As a secondary student, I hardly get the chance to work with younger kids. When I was told by my professor that we would be working with younger students, I was thrilled! Even though this boy might be younger than I’m used to, I’m excited to incorporate ideas and strategies I’ve learned and accommodate for his level, and then relate this to older students in my other clinicals/future classroom.
This spring I’m enrolled in a Diagnostic/Remedial Reading course at Waldorf College. This class is focused on reading strategies and comprehension, ways of teaching both reading and writing, and learning skills to analyze and strengthen students’ literacy skills.
For my in-class clinical, I’ve been working with a ten-year-old boy. The goal of working with this student is to see where he is with his reading / writing / comprehension levels and create a plan and implement strategies to develop and strengthen these to grade level or higher over the course of six weeks.
On the first day of meeting this boy, my group of two classmates and I decided to make the focus on getting to know him and getting a taste of his abilities.
We started with introductions and asked the student questions about himself, his interests, hobbies, favorite subject, sports he played, etc. I think this is important because it breaks the ice between the students and the teachers and makes things more comfortable. Plus, the focus isn’t on academics from the start, instead, it becomes more fun.
From the introductions, we learned that he was a home schooled student with high conversational abilities and a wide base of knowledge. His favorite subject is history, and in that first session, he rattled off dates and names regarding World War II and army tanks. It was obvious that he was smart, attentive, and excited to learn. In fact, halfway through our introductions he said, “Okay, well, I’m ready when you are!” It was definitely exciting to see a young student so ready to get started!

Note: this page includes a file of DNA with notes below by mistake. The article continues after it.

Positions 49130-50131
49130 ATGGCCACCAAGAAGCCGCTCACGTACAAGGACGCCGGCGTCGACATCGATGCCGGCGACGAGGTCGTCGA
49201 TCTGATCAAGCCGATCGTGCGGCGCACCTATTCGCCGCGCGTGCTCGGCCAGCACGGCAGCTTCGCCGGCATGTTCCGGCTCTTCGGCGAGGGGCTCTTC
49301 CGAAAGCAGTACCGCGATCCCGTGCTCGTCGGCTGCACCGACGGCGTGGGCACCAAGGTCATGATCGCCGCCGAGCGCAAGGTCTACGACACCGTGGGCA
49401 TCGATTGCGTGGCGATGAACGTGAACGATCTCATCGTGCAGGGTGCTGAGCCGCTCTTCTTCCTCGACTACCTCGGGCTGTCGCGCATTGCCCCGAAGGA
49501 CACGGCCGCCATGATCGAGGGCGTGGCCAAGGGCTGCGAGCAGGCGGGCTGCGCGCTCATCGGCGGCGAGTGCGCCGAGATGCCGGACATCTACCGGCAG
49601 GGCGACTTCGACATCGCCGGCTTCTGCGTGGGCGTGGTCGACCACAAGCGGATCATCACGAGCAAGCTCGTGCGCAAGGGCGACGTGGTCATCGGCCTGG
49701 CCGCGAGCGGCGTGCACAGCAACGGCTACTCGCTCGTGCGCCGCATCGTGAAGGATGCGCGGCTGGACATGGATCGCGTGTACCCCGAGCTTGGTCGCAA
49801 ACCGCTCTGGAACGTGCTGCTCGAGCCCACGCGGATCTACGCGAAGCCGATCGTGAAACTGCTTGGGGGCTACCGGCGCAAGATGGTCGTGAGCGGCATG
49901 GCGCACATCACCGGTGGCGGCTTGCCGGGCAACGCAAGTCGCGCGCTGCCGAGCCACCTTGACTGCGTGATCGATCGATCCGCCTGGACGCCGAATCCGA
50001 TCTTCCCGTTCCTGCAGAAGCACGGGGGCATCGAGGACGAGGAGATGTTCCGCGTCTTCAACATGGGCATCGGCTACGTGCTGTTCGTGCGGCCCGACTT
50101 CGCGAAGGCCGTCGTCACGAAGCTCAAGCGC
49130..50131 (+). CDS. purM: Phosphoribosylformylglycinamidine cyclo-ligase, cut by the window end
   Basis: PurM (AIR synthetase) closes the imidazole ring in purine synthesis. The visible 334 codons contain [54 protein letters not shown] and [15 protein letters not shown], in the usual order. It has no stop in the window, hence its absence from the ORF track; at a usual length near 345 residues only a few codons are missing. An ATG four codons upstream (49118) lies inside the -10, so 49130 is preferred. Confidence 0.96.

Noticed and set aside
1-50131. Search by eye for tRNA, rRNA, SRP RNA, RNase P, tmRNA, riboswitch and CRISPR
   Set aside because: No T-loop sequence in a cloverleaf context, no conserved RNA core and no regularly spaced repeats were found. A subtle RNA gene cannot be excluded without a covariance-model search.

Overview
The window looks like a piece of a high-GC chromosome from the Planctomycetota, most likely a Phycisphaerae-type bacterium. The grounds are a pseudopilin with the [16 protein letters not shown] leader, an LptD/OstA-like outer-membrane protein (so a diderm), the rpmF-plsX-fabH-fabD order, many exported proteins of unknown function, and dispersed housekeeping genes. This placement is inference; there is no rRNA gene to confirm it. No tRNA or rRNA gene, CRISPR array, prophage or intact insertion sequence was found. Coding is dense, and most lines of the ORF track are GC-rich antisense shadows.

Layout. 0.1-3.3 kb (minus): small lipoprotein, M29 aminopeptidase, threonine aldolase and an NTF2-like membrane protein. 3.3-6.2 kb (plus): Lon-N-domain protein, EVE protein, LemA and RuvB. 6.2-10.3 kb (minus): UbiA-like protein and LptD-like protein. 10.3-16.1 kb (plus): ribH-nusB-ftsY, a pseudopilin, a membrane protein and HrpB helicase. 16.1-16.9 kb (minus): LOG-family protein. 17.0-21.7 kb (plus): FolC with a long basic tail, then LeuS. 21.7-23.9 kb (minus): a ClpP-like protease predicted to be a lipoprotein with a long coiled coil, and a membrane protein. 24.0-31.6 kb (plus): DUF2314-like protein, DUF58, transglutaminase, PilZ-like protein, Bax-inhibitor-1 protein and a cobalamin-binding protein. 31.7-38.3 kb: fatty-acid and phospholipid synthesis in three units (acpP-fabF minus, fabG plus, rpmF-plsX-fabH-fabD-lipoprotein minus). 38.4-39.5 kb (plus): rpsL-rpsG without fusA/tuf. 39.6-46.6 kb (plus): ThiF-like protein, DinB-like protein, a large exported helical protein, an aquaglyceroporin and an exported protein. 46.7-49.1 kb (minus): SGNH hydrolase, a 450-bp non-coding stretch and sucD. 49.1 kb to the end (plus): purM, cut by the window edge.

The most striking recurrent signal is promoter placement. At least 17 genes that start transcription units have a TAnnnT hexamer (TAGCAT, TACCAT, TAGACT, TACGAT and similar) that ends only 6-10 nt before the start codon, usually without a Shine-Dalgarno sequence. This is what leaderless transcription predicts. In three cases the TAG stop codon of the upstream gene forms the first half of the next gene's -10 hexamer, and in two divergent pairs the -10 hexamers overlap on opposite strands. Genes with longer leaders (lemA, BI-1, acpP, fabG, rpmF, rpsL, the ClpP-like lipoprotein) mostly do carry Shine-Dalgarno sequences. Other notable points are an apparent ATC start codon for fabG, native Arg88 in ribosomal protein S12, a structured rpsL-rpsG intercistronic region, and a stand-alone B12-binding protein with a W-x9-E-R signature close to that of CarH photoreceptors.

The first activity we did was have him read from a sight word list. We started with a 3rd and then moved to a 4th grade level. We started with the lower level to not only make him more comfortable and confident due to the easier words, but to also ensure what level would be his instructional reading level.
He struggled with one word on the 3rd grade list and two on the 4th grade list. This helped us to see that he was closer to a 4th/5th grade level, with strong phonetic awareness [spelling, sounds of letters] and graphophonemic cueing [symbol/sound relationships].
Our group had previously created a display of several books at different grade levels and after reading the sight word lists, we asked the student to choose a book that interested him and read small passages. During this time, we listened and silently recorded his miscues—again, looking at determining his reading level as well as his fluency.
From both of these activities we found that he struggled with fluency and comprehension at times—interrupting his reading to ask questions or stopping to sound out words [a positive, but something that hindered his reading flow and overall understanding of the text].
Since we were working with this student for an hour and a half during this session, we decided to take a break at this point and take a walk outside and around campus. It was a beautiful day, too!
While on our walk, we had the student read a description on a statue. This was challenging for him, but since he is interested in different building materials and items regarding war [the statue was a Viking warrior], he was interested and could connect his prior knowledge to what he was reading about the statue.
The final activity we did on this first session was Jenga, but every time you pulled out a block, you had to spell a word. This was a fun ending activity that left everyone on a positive note, but still incorporated reading and writing skills.
As we move forward, our group plans to determine his for sure reading level and work on comprehension specifically. I’m excited to see how this goes!